MAP: Where and when will Paris ban cars from the city centre?

Authorities in Paris have drawn up ambitious plans to limit traffic in the historic city centre - here's how the plans will work and the revised timetable for introduction.

MAP: Where and when will Paris ban cars from the city centre?
A cyclist rides her bike past Notre-Dame cathedral, which will be in the proposed 'calm zone'. Photo by Anne-Christine POUJOULAT / AFP

It was announced on Wednesday that authorities in Paris had delayed the introduction of their plan to limit vehicle use in the city centre.

Here’s how the new rules will work, and when they will be introduced.


This does not concern the whole of Paris, but only arrondissements 1-4, which make up much of the historic city centre that runs along the Seine and attracts the most tourists.

The below map from newspaper Le Parisien shows the central zone that will be affected by the new rules


The plans were first announced in May 2021 and were set to come into effect in 2022.

However on Thursday, Paris authorities announced that the start date would be pushed back to 2024, as more preparation time was needed to implement the changes. They will also be conducting a full public enquiry throughout 2022.

The zone was also renamed the zone apaisée (calm zone).

The decision comes after the Paris Police préfecture, which has joint responsibility for the project along with City Hall, published a letter saying they did not support the immediate introduction of the plans due to concerns about access for emergency services, as well as the economic impact on the city.

An exact date for the introduction in 2024 has not been set, but Paris deputy mayor Emmanuel Grégoire said it will start at the beginning of 2024, ahead the Paris Olympics, which will be held in July and August.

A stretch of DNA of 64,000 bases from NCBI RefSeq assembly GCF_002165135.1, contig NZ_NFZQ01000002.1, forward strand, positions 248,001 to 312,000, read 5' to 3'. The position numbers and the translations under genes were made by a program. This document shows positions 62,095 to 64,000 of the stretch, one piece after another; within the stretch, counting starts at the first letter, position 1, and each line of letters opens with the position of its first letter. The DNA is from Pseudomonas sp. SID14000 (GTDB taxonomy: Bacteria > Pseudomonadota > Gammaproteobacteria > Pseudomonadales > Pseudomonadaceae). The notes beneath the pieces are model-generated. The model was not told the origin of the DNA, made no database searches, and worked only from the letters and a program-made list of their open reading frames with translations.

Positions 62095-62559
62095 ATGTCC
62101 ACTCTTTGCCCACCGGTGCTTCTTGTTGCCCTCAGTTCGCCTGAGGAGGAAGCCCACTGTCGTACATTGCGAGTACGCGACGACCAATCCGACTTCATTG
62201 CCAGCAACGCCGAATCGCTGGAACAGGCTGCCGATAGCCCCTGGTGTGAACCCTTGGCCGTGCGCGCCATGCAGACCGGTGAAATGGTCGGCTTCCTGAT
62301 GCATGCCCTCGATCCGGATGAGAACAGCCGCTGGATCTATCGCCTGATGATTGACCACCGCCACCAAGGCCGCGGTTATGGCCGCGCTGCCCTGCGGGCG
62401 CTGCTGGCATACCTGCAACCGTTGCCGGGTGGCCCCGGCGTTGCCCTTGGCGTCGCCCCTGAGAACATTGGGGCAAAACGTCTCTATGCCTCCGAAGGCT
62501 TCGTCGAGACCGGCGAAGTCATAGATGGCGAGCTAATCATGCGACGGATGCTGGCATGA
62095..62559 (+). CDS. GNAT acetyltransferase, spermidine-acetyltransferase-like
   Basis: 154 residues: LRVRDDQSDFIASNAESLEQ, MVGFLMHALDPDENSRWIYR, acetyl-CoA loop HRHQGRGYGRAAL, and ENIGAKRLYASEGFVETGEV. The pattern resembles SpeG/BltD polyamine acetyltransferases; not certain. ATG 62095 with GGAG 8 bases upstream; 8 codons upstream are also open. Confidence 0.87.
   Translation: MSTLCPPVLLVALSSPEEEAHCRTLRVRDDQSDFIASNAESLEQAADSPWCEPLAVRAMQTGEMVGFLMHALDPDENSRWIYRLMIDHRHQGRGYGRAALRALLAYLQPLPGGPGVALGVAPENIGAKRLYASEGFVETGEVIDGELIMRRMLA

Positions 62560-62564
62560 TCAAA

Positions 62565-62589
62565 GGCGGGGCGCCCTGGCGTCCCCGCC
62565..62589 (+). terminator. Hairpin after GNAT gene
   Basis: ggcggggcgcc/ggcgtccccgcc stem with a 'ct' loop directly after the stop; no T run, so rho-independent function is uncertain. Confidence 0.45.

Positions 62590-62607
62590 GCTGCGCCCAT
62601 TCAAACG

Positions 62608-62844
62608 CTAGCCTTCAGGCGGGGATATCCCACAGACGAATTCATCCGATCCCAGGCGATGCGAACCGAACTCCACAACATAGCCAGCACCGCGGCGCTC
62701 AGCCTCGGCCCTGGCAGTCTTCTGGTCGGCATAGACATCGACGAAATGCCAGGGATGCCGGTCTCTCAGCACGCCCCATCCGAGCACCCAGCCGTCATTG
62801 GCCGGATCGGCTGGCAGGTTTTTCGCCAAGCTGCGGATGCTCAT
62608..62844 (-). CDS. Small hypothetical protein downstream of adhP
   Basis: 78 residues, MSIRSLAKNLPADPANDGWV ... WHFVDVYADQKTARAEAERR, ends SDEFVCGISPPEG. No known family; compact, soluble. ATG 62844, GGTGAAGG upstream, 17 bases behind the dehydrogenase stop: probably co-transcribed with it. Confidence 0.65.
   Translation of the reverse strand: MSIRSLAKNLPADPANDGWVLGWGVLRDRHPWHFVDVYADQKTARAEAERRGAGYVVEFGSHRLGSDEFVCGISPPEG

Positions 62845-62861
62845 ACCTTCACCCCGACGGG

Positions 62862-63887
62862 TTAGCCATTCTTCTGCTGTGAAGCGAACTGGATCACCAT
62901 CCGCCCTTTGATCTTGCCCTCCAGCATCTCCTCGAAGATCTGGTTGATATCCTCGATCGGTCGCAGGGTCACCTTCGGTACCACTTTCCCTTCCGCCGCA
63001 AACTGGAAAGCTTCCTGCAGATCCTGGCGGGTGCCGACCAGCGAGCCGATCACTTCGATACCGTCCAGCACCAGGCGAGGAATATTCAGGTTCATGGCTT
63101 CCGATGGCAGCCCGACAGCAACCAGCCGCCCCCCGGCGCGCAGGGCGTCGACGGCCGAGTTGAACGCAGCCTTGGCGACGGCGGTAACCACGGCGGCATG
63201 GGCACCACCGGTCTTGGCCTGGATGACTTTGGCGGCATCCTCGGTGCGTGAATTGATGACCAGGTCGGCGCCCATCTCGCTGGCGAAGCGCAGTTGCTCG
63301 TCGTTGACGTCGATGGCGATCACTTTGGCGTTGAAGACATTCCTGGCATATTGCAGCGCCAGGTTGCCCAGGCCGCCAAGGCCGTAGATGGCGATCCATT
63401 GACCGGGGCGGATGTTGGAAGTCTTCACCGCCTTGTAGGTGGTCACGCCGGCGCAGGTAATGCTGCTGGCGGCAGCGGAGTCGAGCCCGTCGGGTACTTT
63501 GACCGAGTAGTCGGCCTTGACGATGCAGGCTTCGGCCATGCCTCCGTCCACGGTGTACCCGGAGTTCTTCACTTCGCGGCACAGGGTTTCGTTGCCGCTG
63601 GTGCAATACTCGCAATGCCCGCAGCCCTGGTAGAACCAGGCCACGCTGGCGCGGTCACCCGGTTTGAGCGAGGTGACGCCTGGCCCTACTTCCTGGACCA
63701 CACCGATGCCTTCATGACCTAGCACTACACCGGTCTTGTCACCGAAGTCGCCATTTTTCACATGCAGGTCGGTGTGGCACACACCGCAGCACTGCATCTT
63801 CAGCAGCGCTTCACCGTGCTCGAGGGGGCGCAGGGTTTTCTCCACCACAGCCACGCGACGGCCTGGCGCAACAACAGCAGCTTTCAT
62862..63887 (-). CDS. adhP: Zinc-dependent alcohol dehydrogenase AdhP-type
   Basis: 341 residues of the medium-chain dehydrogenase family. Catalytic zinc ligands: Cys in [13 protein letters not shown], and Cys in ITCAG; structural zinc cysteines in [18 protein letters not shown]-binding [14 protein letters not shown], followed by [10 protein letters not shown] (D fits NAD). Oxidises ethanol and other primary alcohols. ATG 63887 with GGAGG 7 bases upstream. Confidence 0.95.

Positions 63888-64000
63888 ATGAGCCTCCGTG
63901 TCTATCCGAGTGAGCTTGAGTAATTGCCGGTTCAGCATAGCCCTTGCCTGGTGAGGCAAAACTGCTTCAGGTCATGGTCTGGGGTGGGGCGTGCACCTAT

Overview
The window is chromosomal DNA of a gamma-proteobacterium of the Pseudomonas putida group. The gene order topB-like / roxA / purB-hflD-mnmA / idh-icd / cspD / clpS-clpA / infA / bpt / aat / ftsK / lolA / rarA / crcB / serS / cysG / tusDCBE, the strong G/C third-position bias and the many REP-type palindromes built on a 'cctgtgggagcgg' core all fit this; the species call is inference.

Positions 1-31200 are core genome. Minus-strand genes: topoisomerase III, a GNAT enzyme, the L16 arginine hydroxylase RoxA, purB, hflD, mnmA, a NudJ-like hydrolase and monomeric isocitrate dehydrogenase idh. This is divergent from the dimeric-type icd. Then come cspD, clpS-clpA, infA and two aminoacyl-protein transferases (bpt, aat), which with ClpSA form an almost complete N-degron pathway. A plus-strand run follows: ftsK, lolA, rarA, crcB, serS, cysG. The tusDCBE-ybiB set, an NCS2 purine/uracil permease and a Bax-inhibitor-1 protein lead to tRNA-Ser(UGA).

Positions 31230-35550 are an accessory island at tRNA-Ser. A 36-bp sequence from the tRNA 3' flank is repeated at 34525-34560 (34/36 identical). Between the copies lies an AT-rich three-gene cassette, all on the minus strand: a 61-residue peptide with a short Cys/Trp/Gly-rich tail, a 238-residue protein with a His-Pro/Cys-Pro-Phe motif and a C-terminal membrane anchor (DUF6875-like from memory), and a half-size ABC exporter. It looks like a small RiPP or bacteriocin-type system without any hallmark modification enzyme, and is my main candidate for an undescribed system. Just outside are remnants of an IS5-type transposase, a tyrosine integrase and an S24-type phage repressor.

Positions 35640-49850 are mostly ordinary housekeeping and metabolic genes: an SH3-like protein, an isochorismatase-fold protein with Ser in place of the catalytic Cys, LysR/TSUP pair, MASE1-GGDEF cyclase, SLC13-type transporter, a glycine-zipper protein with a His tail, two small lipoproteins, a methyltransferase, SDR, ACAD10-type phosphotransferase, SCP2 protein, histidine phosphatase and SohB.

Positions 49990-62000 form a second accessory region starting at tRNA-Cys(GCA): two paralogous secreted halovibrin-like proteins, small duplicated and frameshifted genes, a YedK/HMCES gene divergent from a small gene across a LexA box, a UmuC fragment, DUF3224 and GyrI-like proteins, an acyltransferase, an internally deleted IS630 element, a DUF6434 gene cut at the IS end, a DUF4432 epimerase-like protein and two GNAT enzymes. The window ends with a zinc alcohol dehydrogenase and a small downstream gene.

The plans as envisaged by City Hall don’t constitute a complete ban on all vehicles in the city centre, and there are many exceptions.

The main target is through traffic – vehicles driving through the central zone on their way to another part of the city – which according to David Belliard, the Paris deputy mayor in charge of transportation, accounts for 50 percent of all traffic in the city centre.

There will be exemptions for people who live in the central zones to use cars, as well as allowances for delivery drivers, the disabled, taxis, VTC vehicles such as Uber, buses and car-sharing.

Also allowed in will be people whose “destination is the calm zone” – Belliard explained: “If I live there, if I work there, if I go to the cinema, to see friends, or to a shop… All this will be allowed.”

The zone will be enforced by both police checks at the entry and exit of the zone and also by more technical means such as number-plate recognition cameras for residents, although City Hall concedes that much will depend on “self regulation” of people following the rules.

Even with all the above exemptions, City Hall estimate that their plans will cut around 250,000 journeys a day.

Do Parisians support it?

Some do, some don’t. According to City Hall, 78 percent of people who answered their online and paper surveys (around 7,500 people) support the concept of limiting city-centre traffic.

But the project has also drawn vociferous criticism from many, who claim it will simply push traffic out to the less central arrondissements – which are less wealthy and attract fewer tourists – in effect simply moving the problem. The mayors of the 5th, 6th and 7th arrondissements, which lie just outside the zone, are opposed to it.

Opponents also claim it will unfairly target commuters from the outer suburbs, where public transport is often poor.

The scheme is part of a long-running effort from Paris authorities to make the city centre less polluted and more car and pedestrian friendly which has included pedestrianising the Quais along the Seine, barring traffic on certain roads such as the Rue de Rivoli and adding extra cycle lanes throughout the city centre.